Mr. Salary by Sally Rooney, 2016
The magic trick:
Making connections in the story by pairing two very different scenes together
These Sally Rooney stories all hit most of the same notes. But when the notes are all struck so pure, who cares about repetition? I’m increasingly convinced of her genius with every piece I read.
The characters’ believably awkward dialogue; the situations so specific they can only feel real; what else?
Well, in “Mr. Salary” we get a very poignant and perhaps telling pairing of dramatic scenes: without spoiling the plot too much, I’ll just call them death and sex. It is a rare double resolution for a short story. It’s also a clever way to make a powerful point without saying it.
And that’s quite a trick on Rooney’s part.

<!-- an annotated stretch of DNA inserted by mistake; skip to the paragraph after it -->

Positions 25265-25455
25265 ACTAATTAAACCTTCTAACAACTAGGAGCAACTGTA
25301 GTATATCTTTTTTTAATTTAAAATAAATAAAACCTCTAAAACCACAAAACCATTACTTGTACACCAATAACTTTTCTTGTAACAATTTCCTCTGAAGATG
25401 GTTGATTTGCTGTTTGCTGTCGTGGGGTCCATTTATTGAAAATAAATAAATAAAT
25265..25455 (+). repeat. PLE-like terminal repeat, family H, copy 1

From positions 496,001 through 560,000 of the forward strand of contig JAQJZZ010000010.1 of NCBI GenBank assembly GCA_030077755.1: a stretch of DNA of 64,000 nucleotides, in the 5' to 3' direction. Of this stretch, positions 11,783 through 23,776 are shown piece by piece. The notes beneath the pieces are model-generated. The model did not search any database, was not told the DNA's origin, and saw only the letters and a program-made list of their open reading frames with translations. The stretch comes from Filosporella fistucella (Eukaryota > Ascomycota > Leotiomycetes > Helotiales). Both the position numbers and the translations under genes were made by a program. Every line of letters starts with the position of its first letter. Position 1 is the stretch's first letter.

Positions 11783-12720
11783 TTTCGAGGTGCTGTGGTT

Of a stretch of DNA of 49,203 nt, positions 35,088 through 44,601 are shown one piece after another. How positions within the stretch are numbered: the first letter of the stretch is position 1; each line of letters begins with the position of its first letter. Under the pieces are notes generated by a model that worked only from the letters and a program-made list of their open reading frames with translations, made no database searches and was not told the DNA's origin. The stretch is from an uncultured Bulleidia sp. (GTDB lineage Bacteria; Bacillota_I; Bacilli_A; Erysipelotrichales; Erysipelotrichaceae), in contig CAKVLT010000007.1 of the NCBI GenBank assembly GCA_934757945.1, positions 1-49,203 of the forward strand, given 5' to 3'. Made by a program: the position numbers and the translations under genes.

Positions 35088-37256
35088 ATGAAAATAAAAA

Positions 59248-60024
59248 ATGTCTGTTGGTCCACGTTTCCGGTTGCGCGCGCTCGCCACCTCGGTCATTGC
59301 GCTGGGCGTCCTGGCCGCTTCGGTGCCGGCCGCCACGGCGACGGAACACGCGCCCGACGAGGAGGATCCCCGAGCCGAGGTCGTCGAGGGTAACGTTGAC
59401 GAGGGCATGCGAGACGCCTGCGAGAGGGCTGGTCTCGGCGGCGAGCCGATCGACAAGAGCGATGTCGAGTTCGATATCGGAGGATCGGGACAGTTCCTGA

Two years before, when I was twenty-two, we went to a family New Year’s party together and came home very drunk in a taxi. I was still living with him then, finishing my undergraduate degree. Inside the door of his apartment, against the wall with the coat hooks, he kissed me. I felt feverish and stupid, like a thirsty person with too much water suddenly pouring into their mouth. Then he said in my ear: We really shouldn’t do this. He was thirty-eight. That was it, he went to bed. We never kissed again. He even shrugged it off when I joked about it, the only time I could remember him being unkind to me. Did I do something? I said, after a few weeks. That made you want to stop, that time. My face was burning, I felt it. He winced. He didn’t want to hurt me. He said no. It was over, that was it.
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